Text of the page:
Business Analytics Blog

Business Analytics Blog

Opinions expressed on this blog reflect the writer’s views and not the position of the Capgemini Group

Strike Strategies

Following news today, that planned strike action by rail workers on the four days after Easter weekend has been called off at the last minute after a court injunction, commuters throughout the UK will no doubt be breathing a sigh of relief. Although the rail companies will share in that relief, there will have been quite a bit of work done behind closed doors this week preparing for the planned action. In this week’s Figure It Out, we’ve considered the decisions that companies have to make when faced with strike action and some of the strategies they employ. A key activity for any organisation that provides services to the public is scheduling shifts in order to meet demand for these services, whilst considering a number of constraints related to supply, for example, maximum shift length and holiday conditions. Operational Research (OR) modelling is frequently used to support this decision making and it is likely that OR methodologies were behind a lot of the work done this week to figure out which services to run during the strike. The industrial action that was planned for next week would have hit commuters hard, as it was due to take place from Tuesday to Friday inclusive between 6am and 10am and then again between 6pm and 10pm. We took a look at how each rail company handled this and found that there were several different approaches employed. East Coast Trains, for example, planned to run a full service until 4.30pm and a reduced service from 4.30pm - 6.30pm but they were not going to run any trains after 6.30pm during the strike. Virgin Trains, however, planned to run a reduced service but would have continued to run during the strike hours. It appears therefore that East Coast trains used a model with the condition that it will try to run as full a service as possible for as long as possible, making sure workers that were striking during the evening rush hour would cover the non-strike hours and non-striking workers would cover the morning rush hour. Virgin’s model however appeared to be focused on running trains during the rush hour, even if it meant running a reduced service all day. In order to figure out which strategy is best would require some customer analysis. We can assume that both companies used customer profiling as part of their models in some way but we don’t know who used it best; if most of East Coast’s customers travel before 6.30pm and their morning and afternoon services are usually well utilised and if Virgin’s customers mostly travel at peak times, then both companies will have satisfied the majority of their customers. And what about BA? As you will have no doubt seen on the news or been affected by yourself, BA Cabin crew staff went on strike for 3 and 4 days from March 20th to 22nd and March 27th to 30th respectively. Between March 20th and 22nd 1,100 of the 1,950 flights scheduled were cancelled. 70% of short-haul flights and 40% of long-haul flights were cancelled from Heathrow, with 50% of flights to New York (JFK) being cancelled.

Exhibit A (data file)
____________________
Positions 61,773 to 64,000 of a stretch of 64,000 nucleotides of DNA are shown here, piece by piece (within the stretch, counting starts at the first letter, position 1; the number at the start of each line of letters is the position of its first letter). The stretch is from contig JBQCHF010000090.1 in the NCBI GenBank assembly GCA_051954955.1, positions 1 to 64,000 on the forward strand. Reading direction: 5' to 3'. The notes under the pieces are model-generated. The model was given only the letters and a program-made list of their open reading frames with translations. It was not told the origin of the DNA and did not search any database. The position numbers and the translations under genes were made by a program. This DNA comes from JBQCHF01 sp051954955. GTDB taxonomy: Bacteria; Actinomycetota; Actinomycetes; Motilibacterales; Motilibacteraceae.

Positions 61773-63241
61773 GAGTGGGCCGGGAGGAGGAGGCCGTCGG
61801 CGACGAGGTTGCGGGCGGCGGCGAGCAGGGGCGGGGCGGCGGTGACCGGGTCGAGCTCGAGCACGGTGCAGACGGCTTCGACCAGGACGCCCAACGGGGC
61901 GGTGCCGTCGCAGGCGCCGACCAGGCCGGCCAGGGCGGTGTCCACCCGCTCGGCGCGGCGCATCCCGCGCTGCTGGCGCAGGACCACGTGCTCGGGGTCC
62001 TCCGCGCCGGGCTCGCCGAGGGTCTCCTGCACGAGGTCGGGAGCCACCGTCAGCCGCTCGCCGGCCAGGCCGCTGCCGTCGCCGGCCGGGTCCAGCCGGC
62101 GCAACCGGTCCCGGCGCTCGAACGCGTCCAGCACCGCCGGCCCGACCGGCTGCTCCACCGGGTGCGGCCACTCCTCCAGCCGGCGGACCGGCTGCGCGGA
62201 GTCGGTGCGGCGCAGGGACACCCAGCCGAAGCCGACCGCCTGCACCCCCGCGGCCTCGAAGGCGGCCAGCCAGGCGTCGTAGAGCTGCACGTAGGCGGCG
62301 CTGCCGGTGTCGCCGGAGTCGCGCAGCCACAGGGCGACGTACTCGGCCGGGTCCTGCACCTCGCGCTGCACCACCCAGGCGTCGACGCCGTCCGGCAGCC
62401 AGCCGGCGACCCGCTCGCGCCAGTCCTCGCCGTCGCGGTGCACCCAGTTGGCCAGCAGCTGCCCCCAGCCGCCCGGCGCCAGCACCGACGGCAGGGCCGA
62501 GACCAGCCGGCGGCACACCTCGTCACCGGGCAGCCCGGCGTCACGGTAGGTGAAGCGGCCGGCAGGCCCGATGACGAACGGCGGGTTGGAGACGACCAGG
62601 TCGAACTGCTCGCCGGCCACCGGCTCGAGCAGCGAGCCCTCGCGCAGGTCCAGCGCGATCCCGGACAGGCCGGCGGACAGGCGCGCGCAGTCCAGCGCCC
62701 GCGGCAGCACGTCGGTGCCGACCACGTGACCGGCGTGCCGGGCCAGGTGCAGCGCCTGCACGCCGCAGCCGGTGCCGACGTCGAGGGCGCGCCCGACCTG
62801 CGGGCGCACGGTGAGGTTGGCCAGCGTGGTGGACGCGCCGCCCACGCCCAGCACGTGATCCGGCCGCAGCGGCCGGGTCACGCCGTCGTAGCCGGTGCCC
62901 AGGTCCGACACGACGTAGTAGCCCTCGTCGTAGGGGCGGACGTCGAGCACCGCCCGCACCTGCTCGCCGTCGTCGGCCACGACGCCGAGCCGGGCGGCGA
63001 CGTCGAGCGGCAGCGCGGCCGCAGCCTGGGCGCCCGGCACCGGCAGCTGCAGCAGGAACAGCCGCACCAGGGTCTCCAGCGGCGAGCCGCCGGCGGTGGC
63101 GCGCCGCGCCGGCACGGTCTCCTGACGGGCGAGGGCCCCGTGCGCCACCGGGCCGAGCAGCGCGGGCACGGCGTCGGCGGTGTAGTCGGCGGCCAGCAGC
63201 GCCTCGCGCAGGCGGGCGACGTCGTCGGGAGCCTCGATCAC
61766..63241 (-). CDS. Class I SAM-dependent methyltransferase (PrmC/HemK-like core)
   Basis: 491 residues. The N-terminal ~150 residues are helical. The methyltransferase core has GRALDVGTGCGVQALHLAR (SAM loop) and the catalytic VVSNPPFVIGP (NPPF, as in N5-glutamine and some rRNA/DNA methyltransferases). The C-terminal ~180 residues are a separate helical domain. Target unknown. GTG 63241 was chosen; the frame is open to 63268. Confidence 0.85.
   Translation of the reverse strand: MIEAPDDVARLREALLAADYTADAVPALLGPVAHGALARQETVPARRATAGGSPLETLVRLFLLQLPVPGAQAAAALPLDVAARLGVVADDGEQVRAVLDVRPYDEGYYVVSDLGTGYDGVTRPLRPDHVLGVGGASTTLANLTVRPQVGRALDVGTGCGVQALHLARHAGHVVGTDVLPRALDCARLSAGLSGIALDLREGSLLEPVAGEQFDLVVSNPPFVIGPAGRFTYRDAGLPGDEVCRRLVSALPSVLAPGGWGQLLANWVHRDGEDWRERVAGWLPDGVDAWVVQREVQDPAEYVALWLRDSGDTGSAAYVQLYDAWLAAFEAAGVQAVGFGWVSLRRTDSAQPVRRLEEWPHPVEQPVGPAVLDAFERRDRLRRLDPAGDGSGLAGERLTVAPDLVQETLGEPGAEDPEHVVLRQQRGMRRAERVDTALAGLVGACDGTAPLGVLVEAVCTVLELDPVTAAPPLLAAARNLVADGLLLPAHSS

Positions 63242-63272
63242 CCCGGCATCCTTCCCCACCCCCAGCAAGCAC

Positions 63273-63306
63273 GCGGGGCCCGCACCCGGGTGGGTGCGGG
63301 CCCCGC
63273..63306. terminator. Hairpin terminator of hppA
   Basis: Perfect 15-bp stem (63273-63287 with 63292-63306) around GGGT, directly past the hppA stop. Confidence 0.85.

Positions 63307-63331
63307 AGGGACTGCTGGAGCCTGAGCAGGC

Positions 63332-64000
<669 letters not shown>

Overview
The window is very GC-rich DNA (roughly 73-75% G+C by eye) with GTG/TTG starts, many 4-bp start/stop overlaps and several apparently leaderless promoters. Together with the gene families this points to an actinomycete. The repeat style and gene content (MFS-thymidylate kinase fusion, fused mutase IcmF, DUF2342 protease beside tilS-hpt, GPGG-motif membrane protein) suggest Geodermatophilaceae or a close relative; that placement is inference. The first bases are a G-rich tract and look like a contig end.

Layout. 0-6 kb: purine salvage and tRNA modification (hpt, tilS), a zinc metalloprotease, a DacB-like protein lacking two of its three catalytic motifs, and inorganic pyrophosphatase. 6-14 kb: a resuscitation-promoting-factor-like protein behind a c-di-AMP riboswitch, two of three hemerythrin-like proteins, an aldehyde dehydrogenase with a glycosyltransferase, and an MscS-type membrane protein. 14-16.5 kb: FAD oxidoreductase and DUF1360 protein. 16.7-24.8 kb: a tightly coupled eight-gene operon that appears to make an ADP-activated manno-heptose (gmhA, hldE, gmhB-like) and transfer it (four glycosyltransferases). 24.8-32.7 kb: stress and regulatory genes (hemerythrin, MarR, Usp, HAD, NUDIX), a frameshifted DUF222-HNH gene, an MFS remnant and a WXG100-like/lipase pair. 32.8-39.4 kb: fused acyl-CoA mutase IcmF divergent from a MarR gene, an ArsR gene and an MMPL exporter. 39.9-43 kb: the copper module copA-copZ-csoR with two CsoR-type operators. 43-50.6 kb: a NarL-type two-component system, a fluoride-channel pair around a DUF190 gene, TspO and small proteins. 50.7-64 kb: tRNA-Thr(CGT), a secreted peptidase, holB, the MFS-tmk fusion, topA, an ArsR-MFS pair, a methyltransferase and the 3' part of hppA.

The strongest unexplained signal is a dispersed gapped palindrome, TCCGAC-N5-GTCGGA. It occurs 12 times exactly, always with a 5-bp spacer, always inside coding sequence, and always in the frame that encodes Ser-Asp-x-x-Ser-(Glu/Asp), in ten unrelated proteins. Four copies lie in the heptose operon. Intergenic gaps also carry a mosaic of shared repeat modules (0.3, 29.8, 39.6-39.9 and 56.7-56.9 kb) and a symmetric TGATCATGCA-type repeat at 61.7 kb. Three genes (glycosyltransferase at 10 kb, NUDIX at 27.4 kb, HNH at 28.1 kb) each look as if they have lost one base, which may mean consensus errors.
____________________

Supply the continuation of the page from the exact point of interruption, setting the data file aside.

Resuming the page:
Source: BA website (Cancellations in flights due to take off or land before 1600GMT (Total flights scheduled in brackets) on March 22) So did BA adopt a strategy to reduce the impact of the strikes? Most probably, with a greater percentage of short-haul flights cancelled over long-haul, one would like to think that they wanted to give passengers more of a chance of getting a replacement flight – what with more airlines and more flights operating short-haul trips. Or maybe it was just that other staff who took the place of cabin crew fancied a trip somewhere more exotic and further away. Is this the first time BA may have had to adopt a strategy to deal with strikes? Probably not, in August 2005 all flights from Heathrow were ‘grounded’ in support of 600 sacked catering staff, leaving 75,000 passengers stranded. Only time will tell whether BA’s strategy has helped minimise the impact of the strikes, both on the number of people affected and its long-term reputation. I for one will be looking for alternatives to BA next time I fly. So whether it’s trains or planes, there’s no doubt that OR is involved in helping companies deal with industrial action. Now all we have to do is figure out how to use it to figure out how to pick the journey that won’t get cancelled, let us know if you have any suggestions…! .

About the author

Jonathan Chadwick
Jonathan Chadwick
Jon has worked for 18 years as an analytical consultant in the UK, USA and Europe for a diverse range of sectors, most recently Financial, Oil & Gas and Government. Jon has extensive experience in benefits realisation, modelling, business analytics, portfolio management and change management. Jon devised and created Figure It Out.

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